Proud Boys documentarian to be among first Jan. 6 witnesses

Mary Clare Jalonick and Michael Balsamo
Associated Press

Washington – The House panel investigating the Jan. 6, 2021 Capitol insurrection is expected to focus part of its first hearing Thursday on far-right extremists who broke into the building that day, with testimony from a documentary filmmaker who recorded the riot and a Capitol Police officer who was one of the first people injured in the attack.

British filmmaker Nick Quested, who recorded members of the far-right Proud Boys extremist group as they stormed the building, told The Associated Press on Monday that he will be among the witnesses in Thursday night’s prime-time hearing.

In this Jan. 6, 2021, photo, Proud Boys including Joseph Biggs, right, walks toward the U.S. Capitol in Washington, in support of President Donald Trump. Zachary Rehl is on the left and with the megaphone is Ethan Nordean.

The committee is also expected to hear testimony from Caroline Edwards, a U.S. Capitol Police officer who was seriously injured as the rioters, including members of the Proud Boys, shoved past police officers and forced their way into the Capitol. That’s according to a person familiar with the matter who was not authorized to discuss the committee’s plans.

The panel has not yet announced a full list of witnesses for the hearing, which is expected to be a broad, multimedia overview of the committee’s findings and a reminder to the public of the violence of the day. The committee is expected to hold multiple hearings this month, with other hearings in the coming weeks diving into more specifics of the planning behind the attack.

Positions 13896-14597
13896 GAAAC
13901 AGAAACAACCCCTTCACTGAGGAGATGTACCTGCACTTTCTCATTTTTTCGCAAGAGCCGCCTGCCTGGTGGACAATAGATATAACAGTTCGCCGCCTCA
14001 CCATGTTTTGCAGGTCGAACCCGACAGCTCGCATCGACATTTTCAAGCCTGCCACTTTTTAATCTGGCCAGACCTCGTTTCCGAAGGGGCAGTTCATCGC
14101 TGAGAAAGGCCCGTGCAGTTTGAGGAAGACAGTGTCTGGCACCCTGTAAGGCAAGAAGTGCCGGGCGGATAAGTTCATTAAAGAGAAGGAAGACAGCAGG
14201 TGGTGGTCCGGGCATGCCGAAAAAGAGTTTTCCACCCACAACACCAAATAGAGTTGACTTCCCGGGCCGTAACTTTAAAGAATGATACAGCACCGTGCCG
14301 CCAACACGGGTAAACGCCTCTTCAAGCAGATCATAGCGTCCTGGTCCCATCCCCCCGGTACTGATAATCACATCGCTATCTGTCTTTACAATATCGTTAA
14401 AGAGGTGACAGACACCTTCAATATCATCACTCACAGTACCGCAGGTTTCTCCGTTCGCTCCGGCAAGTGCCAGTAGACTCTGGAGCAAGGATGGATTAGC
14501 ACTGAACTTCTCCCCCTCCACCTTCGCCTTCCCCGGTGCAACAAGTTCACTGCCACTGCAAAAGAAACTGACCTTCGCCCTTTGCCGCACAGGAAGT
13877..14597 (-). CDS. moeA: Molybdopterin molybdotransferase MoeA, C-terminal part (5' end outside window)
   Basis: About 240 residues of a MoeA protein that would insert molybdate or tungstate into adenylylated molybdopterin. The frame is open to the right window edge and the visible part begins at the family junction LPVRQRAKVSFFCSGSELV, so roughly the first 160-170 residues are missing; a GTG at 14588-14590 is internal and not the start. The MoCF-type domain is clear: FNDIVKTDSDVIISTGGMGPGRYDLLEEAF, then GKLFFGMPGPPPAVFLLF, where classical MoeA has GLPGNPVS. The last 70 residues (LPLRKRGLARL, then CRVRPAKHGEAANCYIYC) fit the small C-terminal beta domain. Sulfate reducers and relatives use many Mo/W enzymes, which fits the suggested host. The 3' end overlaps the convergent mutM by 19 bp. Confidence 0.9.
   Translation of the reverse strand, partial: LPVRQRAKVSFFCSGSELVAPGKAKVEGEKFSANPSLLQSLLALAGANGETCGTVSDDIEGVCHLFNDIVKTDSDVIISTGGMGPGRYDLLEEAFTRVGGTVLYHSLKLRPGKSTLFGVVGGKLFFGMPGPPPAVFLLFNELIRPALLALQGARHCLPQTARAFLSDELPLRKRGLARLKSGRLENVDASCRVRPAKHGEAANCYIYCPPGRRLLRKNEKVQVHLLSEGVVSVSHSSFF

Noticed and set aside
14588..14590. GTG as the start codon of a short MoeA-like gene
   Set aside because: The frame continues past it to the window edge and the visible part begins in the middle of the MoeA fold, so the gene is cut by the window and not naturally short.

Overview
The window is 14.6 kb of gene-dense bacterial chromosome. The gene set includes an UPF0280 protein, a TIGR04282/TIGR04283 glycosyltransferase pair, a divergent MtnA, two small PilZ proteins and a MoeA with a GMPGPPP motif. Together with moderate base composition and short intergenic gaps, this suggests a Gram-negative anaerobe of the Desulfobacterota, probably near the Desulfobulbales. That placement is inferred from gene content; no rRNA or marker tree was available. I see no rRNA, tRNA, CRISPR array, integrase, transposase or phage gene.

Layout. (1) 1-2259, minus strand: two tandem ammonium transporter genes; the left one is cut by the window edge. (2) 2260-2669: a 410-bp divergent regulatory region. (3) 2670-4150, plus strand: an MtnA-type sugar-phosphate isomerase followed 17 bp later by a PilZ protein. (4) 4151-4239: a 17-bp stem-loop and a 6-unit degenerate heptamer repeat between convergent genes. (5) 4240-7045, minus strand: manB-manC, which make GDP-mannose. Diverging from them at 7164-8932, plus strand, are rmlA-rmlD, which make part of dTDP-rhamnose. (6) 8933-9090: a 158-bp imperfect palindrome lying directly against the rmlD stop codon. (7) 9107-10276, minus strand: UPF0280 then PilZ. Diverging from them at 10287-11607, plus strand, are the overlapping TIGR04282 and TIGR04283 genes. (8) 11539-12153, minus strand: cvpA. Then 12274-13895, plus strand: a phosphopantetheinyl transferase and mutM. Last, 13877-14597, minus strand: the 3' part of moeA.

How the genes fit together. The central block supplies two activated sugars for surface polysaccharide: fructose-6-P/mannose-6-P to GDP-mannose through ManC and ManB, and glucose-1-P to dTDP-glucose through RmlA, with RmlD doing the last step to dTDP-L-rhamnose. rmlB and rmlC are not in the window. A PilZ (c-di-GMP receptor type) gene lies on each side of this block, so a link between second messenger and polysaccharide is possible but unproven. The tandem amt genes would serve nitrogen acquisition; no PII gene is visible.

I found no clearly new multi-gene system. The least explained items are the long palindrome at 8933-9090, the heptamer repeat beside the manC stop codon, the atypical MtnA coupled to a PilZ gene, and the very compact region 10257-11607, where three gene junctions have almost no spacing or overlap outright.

Lawmakers are focused not only on the extremist groups that were among the rioters, but also on President Donald Trump’s actions at the White House while the mob of his supporters beat law enforcement officers and broke into the building.

Quested, a British filmmaker who also witnessed some of the Proud Boys’ planning before the attack on the Capitol, was present for some of the most extraordinary events that took place that day, accompanying members of the extremist group as they walked to the Capitol from Trump’s morning speech in front of the White House, as they broke through police barriers and eventually into the building, and as hundreds of Trump’s supporters moved through the Capitol to protest his defeat.

He also filmed Henry “Enrique” Tarrio, then the leader of the Proud Boys, the night before when Tarrio met in an underground Washington garage with Elmer “Stewart” Rhodes, the founder and leader of the Oath Keepers, another extremist group present at the riot. His video did not record the conversation but shows the two meeting in the garage with other members of the groups.

Tarrio and other members of the group were charged on Monday with seditious conspiracy for what federal prosecutors say was a coordinated attack to stop Congress from certifying President Joe Biden’s 2020 electoral victory. Rhodes was indicted on similar charges earlier this year.

Quested, who was filming the group as part of a documentary about extremism in America, was interviewed by the committee behind closed doors in recent weeks and has turned over some of his video to the panel. He said he was also interviewed by the Justice Department, which is prosecuting hundreds of cases related to the insurrection.

He is expected to describe his experiences that day, and potentially what he witnessed behind closed doors, as the Jan. 6 panel begins the series of hearings to explain to the American public what happened and how it occurred. The committee has conducted more than 1,000 interviews since last summer as it has attempted to create the most comprehensive record yet of the insurrection.

Edwards was one of the first officers to be injured on the West front of the Capitol as the crowd began to push inside. She suffered a head injury and said afterward that officers need better support.

Federal authorities have linked more than three dozen people charged in the Capitol siege to the Proud Boys. Its members describe it as a politically incorrect men’s club for “Western chauvinists.”

The expected testimony from Quested and Edwards was first reported by the The New York Times.